About 100 businesses in Windsor-Essex will be visited by provincial offences officers as part of a COVID-19 enforcement blitz this weekend. In partnership with the local health unit and city bylaw department, 16 officers from the Ministry of Labour, Training and Skills Development will be visiting the region on Saturday and Sunday to ensure that big box stores, retail stores, bars and restaurants are abiding by provincial COVID-19 rules. Ontario's Minister of Labour, Training and Skills Development Monte McNaughton told CBC News on Friday that the event is mostly to educate businesses in the region, though they will hand out charges if necessary. "This isn't about the government carrying a big stick, it's actually about working with businesses to keep people safe," McNaughton said. "I come from a small business background in southwestern Ontario — our family had a home hardware store — I know the challenges that businesses are facing. It's unprecedented times. This is about protecting the health and wellbeing of the people." During these visits, he said that officers will educate businesses and make sure the Occupational Health and Safety Act is being followed. "Ultimately the goal is to protect workers, but also to keep businesses open," McNaughton said. "It really is to reinforce that Businesses need to have a health and safety plan to prevent COVID-19 from coming into the workplace, ensuring that social distancing is happening and that masks are being worn." Fines to be handed out, if necessaryWhile he said this is to help businesses, McNaughton said they will also use discretion. "There are some bad actors out there and we will issue orders and fines if necessary," he said, adding that he understands Windsor-Essex has jumped from the province's 'green-prevent' category to the 'red-control' category in only a matter of weeks. The businesses being visited are ones that have been listed by local public health officials and the city, McNaughton said. Since the Thanksgiving weekend, McNaughton said more than 200 officers have attended different regions in the province. Of these, he said they have found that 86 per cent of businesses are in compliance with COVID-19 rules. The officers have handed out orders and charges, though McNaughton said he didn't know the exact number.
The latest numbers of confirmed COVID-19 cases in Canada as of 7:30 p.m. ET on Friday, Dec. 4, 2020.There are 402,569 confirmed cases in Canada._ Canada: 402,569 confirmed cases (69,977 active, 320,096 resolved, 12,496 deaths).*The total case count includes 13 confirmed cases among repatriated travellers.There were 6,300 new cases Friday from 86,410 completed tests, for a positivity rate of 7.3 per cent. Over the past seven days, there have been a total of 43,505 new cases. The seven-day rolling average of new cases is 6,215.There were 89 new reported deaths Friday. Over the past seven days there have been a total of 602 new reported deaths. The seven-day rolling average of new reported deaths is 86. The seven-day rolling average of the death rate is 0.23 per 100,000 people. The overall death rate is 33.24 per 100,000 people. There have been 11,826,099 tests completed._ Newfoundland and Labrador: 343 confirmed cases (27 active, 312 resolved, four deaths).There were three new cases Friday from 304 completed tests, for a positivity rate of 0.99 per cent. Over the past seven days, there have been a total of 12 new cases. The seven-day rolling average of new cases is two.There have been no deaths reported over the past week. The overall death rate is 0.77 per 100,000 people. There have been 63,887 tests completed._ Prince Edward Island: 73 confirmed cases (five active, 68 resolved, zero deaths).There were zero new cases Friday from 425 completed tests, for a positivity rate of 0.0 per cent. Over the past seven days, there have been a total of three new cases. The seven-day rolling average of new cases is zero.There have been no deaths reported over the past week. The overall death rate is zero per 100,000 people. There have been 62,046 tests completed._ Nova Scotia: 1,358 confirmed cases (117 active, 1,176 resolved, 65 deaths).There were 15 new cases Friday from 1,014 completed tests, for a positivity rate of 1.5 per cent. Over the past seven days, there have been a total of 92 new cases. The seven-day rolling average of new cases is 13.There have been no deaths reported over the past week. The overall death rate is 6.69 per 100,000 people. There have been 151,573 tests completed._ New Brunswick: 528 confirmed cases (111 active, 410 resolved, seven deaths).There were eight new cases Friday from 727 completed tests, for a positivity rate of 1.1 per cent. Over the past seven days, there have been a total of 51 new cases. The seven-day rolling average of new cases is seven.There have been no deaths reported over the past week. The overall death rate is 0.9 per 100,000 people. There have been 104,518 tests completed._ Quebec: 147,877 confirmed cases (13,145 active, 127,549 resolved, 7,183 deaths).There were 1,345 new cases Friday from 10,981 completed tests, for a positivity rate of 12 per cent. Over the past seven days, there have been a total of 9,714 new cases. The seven-day rolling average of new cases is 1,388.There were 28 new reported deaths Friday. Over the past seven days there have been a total of 199 new reported deaths. The seven-day rolling average of new reported deaths is 28. The seven-day rolling average of the death rate is 0.34 per 100,000 people. The overall death rate is 84.66 per 100,000 people. There have been 2,226,791 tests completed._ Ontario: 123,526 confirmed cases (14,997 active, 104,792 resolved, 3,737 deaths).There were 1,780 new cases Friday from 54,170 completed tests, for a positivity rate of 3.3 per cent. Over the past seven days, there have been a total of 12,310 new cases. The seven-day rolling average of new cases is 1,759.There were 25 new reported deaths Friday. Over the past seven days there have been a total of 142 new reported deaths. The seven-day rolling average of new reported deaths is 20. The seven-day rolling average of the death rate is 0.14 per 100,000 people. The overall death rate is 25.65 per 100,000 people. There have been 6,251,327 tests completed._ Manitoba: 18,069 confirmed cases (9,172 active, 8,535 resolved, 362 deaths).There were 318 new cases Friday from 3,075 completed tests, for a positivity rate of 10 per cent. Over the past seven days, there have been a total of 2,437 new cases. The seven-day rolling average of new cases is 348.There were nine new reported deaths Friday. Over the past seven days there have been a total of 82 new reported deaths. The seven-day rolling average of new reported deaths is 12. The seven-day rolling average of the death rate is 0.86 per 100,000 people. The overall death rate is 26.43 per 100,000 people. There have been 357,524 tests completed._ Saskatchewan: 9,527 confirmed cases (4,116 active, 5,356 resolved, 55 deaths).There were 283 new cases Friday from 2,048 completed tests, for a positivity rate of 14 per cent. Over the past seven days, there have been a total of 1,836 new cases. The seven-day rolling average of new cases is 262.There was one new reported death Friday. Over the past seven days there have been a total of 11 new reported deaths. The seven-day rolling average of new reported deaths is two. The seven-day rolling average of the death rate is 0.13 per 100,000 people. The overall death rate is 4.68 per 100,000 people. There have been 267,348 tests completed._ Alberta: 64,851 confirmed cases (18,243 active, 46,018 resolved, 590 deaths).There were 1,828 new cases Friday from 6,850 completed tests, for a positivity rate of 27 per cent. Over the past seven days, there have been a total of 11,746 new cases. The seven-day rolling average of new cases is 1,678.There were 15 new reported deaths Friday. Over the past seven days there have been a total of 71 new reported deaths. The seven-day rolling average of new reported deaths is 10. The seven-day rolling average of the death rate is 0.23 per 100,000 people. The overall death rate is 13.5 per 100,000 people. There have been 1,502,472 tests completed._ British Columbia: 36,132 confirmed cases (9,982 active, 25,658 resolved, 492 deaths).There were 711 new cases Friday from 6,753 completed tests, for a positivity rate of 11 per cent. Over the past seven days, there have been a total of 5,248 new cases. The seven-day rolling average of new cases is 750.There were 11 new reported deaths Friday. Over the past seven days there have been a total of 97 new reported deaths. The seven-day rolling average of new reported deaths is 14. The seven-day rolling average of the death rate is 0.27 per 100,000 people. The overall death rate is 9.7 per 100,000 people. There have been 822,120 tests completed._ Yukon: 51 confirmed cases (11 active, 39 resolved, one deaths).There was one new case Friday from 34 completed tests, for a positivity rate of 2.9 per cent. Over the past seven days, there has been nine new case. The seven-day rolling average of new cases is one.There have been no deaths reported over the past week. The overall death rate is 2.45 per 100,000 people. There have been 5,522 tests completed._ Northwest Territories: 15 confirmed cases (zero active, 15 resolved, zero deaths).There were zero new cases Friday from 29 completed tests, for a positivity rate of 0.0 per cent. Over the past seven days, there have been a total of zero new cases. The seven-day rolling average of new cases is zero.There have been no deaths reported over the past week. The overall death rate is zero per 100,000 people. There have been 6,511 tests completed._ Nunavut: 206 confirmed cases (51 active, 155 resolved, zero deaths).There were eight new cases Friday. Over the past seven days, there have been a total of 47 new cases. The seven-day rolling average of new cases is seven.There have been no deaths reported over the past week. The overall death rate is zero per 100,000 people. There have been 4,384 tests completed.This report was automatically generated by The Canadian Press Digital Data Desk and was first published Dec. 4, 2020. The Canadian Press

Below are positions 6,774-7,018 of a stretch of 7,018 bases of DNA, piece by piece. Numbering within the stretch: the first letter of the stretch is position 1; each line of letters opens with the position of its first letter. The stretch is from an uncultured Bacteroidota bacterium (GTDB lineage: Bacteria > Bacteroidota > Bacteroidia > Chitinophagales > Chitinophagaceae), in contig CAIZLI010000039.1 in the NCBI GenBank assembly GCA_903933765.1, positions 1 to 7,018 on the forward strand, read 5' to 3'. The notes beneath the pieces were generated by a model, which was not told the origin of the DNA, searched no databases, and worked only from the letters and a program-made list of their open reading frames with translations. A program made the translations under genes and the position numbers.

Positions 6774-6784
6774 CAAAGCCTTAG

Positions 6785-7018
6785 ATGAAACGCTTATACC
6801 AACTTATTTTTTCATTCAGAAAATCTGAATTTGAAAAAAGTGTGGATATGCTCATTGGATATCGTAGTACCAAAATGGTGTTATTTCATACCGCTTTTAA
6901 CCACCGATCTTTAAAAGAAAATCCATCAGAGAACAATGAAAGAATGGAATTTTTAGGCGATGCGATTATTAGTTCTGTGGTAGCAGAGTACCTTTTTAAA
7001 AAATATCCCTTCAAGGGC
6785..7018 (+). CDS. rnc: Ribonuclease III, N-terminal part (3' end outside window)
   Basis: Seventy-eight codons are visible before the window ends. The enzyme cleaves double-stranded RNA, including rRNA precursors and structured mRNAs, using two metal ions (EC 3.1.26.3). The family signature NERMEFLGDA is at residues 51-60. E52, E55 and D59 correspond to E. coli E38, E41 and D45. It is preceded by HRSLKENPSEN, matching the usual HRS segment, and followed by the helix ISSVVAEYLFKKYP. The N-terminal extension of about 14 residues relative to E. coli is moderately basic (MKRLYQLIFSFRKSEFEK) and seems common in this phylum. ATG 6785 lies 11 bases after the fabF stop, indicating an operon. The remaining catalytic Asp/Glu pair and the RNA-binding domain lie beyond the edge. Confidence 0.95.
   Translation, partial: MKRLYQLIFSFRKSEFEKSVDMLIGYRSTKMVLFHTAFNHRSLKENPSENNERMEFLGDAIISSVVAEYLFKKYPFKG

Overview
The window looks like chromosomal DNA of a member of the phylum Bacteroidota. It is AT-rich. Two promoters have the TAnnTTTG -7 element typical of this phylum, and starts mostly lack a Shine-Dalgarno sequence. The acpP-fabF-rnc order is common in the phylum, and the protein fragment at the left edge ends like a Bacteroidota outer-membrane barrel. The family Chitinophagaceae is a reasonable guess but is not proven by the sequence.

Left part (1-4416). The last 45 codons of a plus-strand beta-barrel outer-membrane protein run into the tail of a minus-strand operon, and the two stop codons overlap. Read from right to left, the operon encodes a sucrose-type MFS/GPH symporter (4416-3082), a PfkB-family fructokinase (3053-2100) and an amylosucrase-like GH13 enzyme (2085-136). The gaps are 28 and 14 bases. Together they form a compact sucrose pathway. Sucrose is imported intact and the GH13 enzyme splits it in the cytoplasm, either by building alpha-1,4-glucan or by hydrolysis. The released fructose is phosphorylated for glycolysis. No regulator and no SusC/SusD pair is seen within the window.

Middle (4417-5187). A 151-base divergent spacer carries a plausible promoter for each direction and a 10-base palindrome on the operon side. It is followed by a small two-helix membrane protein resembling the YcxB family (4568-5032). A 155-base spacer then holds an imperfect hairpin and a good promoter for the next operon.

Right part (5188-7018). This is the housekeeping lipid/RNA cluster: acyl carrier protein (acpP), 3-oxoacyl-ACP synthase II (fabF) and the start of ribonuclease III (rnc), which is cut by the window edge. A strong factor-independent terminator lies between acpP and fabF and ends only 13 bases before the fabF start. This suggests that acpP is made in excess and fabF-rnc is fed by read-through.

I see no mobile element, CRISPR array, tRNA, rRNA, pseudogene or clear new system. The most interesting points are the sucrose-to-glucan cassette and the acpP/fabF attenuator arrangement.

Employees at the LNG Canada work site in Kitimat, B.C., complained multiple times about unsafe working conditions just months before the facility experienced a COVID-19 outbreak, according to WorkSafe BC inspection reports obtained by The Narwhal. The outbreak at LNG Canada started on Nov. 19 and there are now 54 cases. In the months leading up to the outbreak, workers raised concerns about COVID-19 cleaning procedures in common areas, rooms and work spaces, prompting inspections by WorkSafe BC on Aug. 28 and Oct. 19. The documents also reveal that a WorkSafe BC inspection of the Site C work camp’s sewage treatment facility in northeast B.C. on March 19 found the facility did not have a plan to sufficiently protect workers from pathogens, body fluids, human waste, mould and COVID-19. WorkSafe BC didn’t say if or how the issues flagged during the inspection were resolved. The first case of COVID-19 at Site C was in July and there have been 17 cases to date. On Dec. 4, BC Hydro reported five active cases and 18 people in self-isolation. The revelations come as calls grow for B.C. to shut down work camps or risk further community spread with northern hospitals already stretched thin. More than 180 frontline health workers have signed an open letter to Provincial Health Officer Dr. Bonnie Henry that started circulating on Thursday, calling on her to immediately shut down industrial work camps on Indigenous territories. “To put the interests of economy and industry ahead of Indigenous lives is not public health,” the letter says. “To put Indigenous Elders and youth at further risk in the midst of a pandemic is to say quite clearly that Indigenous lives still do not matter in B.C.” On Thursday, the Unist’ot’en Camp said Coastal GasLink confirmed five new cases at its camp 9A on Unist’ot’en territory. Sley’do Molly Wickham, Gidimt’en Camp spokesperson, said at least one Wet’suwet’en worker in a Coastal GasLink work camp recently contracted the virus and is now hospitalized in an induced coma. David Bowering, former chief medical officer for Northern Health, said the time has come for the province to shift gears and take a harder look at what it deems essential. “Is it industry first, or the health and safety of the population in the north first? They need to rethink the essential designation and say it’s not that essential, certainly not at this price.” Coastal GasLink, BC Hydro and the Ministry of Health did not respond to interview requests prior to publication. LNG Canada declined an interview request. Bowering told The Narwhal he’s surprised it took this long for an outbreak in the work camps to occur. In the early days of the pandemic, he wrote an open letter to Henry urging her to shut down the work camps, calling them “land locked cruise ships” and warning that cases related to these industrial sites were inevitable. He knows what he’s talking about — his first job as a doctor was at a mining camp. He called the safety plans prepared by LNG Canada and Coastal GasLink “deluxe” documents but says the best plans in the world don’t mean anything if people aren’t following the rules. “They have luxury-class health and safety plans and luxury-class consultants compared to what the public sector can afford,” he said. “The virus doesn’t respect paper protocols. There’s just too much human nature involved.” Wickham said she has frequently seen workers flouting the rules. “We know that they’re not following even the basic protocols like wearing masks when they’re in vehicles together or when they’re close working closely with one another,” she said. “And they’re certainly not wearing masks when they’re interacting with our people on the territory.” Bowering is concerned that capacity at Northern Health hospitals is already stretched thin. In a statement released yesterday, the health authority said it is “experiencing an increase in COVID-19 activity and hospitalizations for COVID-19 patients requiring critical care.” There 235 active cases in the region including 33 people in hospital. Patients have already been transferred to hospitals outside the region to deal with the increase. “I think we’re in for a rough ride,” Bowering said. “The worry about our local hospitals and our local staff being overwhelmed, burned out and having difficulty coping, that’s becoming a pretty clear reality. Our communities need help.” Bowering isn’t alone in his calls to shut down work camps. The open letter from frontline health workers calls for Henry to take “immediate action” and shut down work camps. “As health professionals, we have a responsibility to uphold the current and future health of these communities, which are now under threat from the continuing of Coastal GasLink (LNG) work and man camps,” the letter says. The frontline health workers’ letter is in support of concerns raised by more than 20 Wet’suwet’en matriarchs, or Ts’ako ze’, in an open letter to Henry dated Nov. 30. In that letter, the matriarchs asked the public health officer to reconsider the essential designation given to the oil and gas industry and close work camps, which have also been shown to increase violence against Indigenous women and children and bring a host of social ills. “Not only have we witnessed an increase in drugs, alcohol and gang-related violence in our communities, we are now faced with a disease that could kill any one of us,” the matriarchs wrote. “In addition to the risk man camps have on our Indigenous women and girls, we are now facing the loss of some of our most sacred elders and chiefs.” At the time of publication, the Ts’ako ze’ said they had not received a response from the public health officer. The calls to shut down work camps come in the wake of a damning independent review that found widespread racism and discrimination against Ingienous people in B.C. health care. The 224-page report released on Nov. 30 found that racism and discrimination negatively affect the treatment and health outcomes of Indigenous people, who are already at higher risk of health issues due to a number of factors realted to systemic racism, such a poverty and intergenerational trauma. “Many Indigenous people have underlying health conditions because of all of the impacts of colonization,” Wickham said. “We have higher rates of diabetes and higher rates of heart disease. Our people are at greater risk of dying.” Wickham said a particularly alarming aspect to the increase in cases in work camps is the potential impact on Indigenous communities. Most industrial operations have a mandate to hire local and Indigenous workers and those people mix with transient workers and, on their days off, with members of their own communities. Bowering said the continued presence of industrial activity is contradictory to the goals of the public health office. “I drive by First Nations [communities] and see the barriers and the closed signs — these people are trying remarkably hard to stay safe,” he said. “But at the same time, there are buses coming and going to many of them, up to the mines and back.” The BC Centre for Disease Control noted in its guidance document for industrial sites that Indigenous people are at higher risk of COVID-19 and recommended that employers limit its workers’ interactions in surrounding towns. But Bowering and Wickham said the presence of out of town workers in the region is both common and on the rise. “We have been concerned about not just the man camps, but the fact that a lot of the workers are living in our communities and hotels,” Wickham said. “They’re going back and forth every day.” Bowering said the B.C. public health office can easily put the brakes on what could quickly become a serious and escalating crisis in high-risk communities. “They have to decide whether having everybody else not travelling, but allowing these workers to travel is a reasonable public health decision? Is it even ethically reasonable?” Meanwhile, activity on Wet’suwet’en territory is increasing. “The whole territory is just crawling with workers,” Wickham said. She lives with her partner and three children in a cabin near the Coastal GasLink work zone. “They have helicopters flying overhead at least two or three times a day, both surveillance helicopters and industry helicopters slinging materials in and out of the territory. It’s a warzone out there.”Matt Simmons, Local Journalism Initiative Reporter, The Narwhal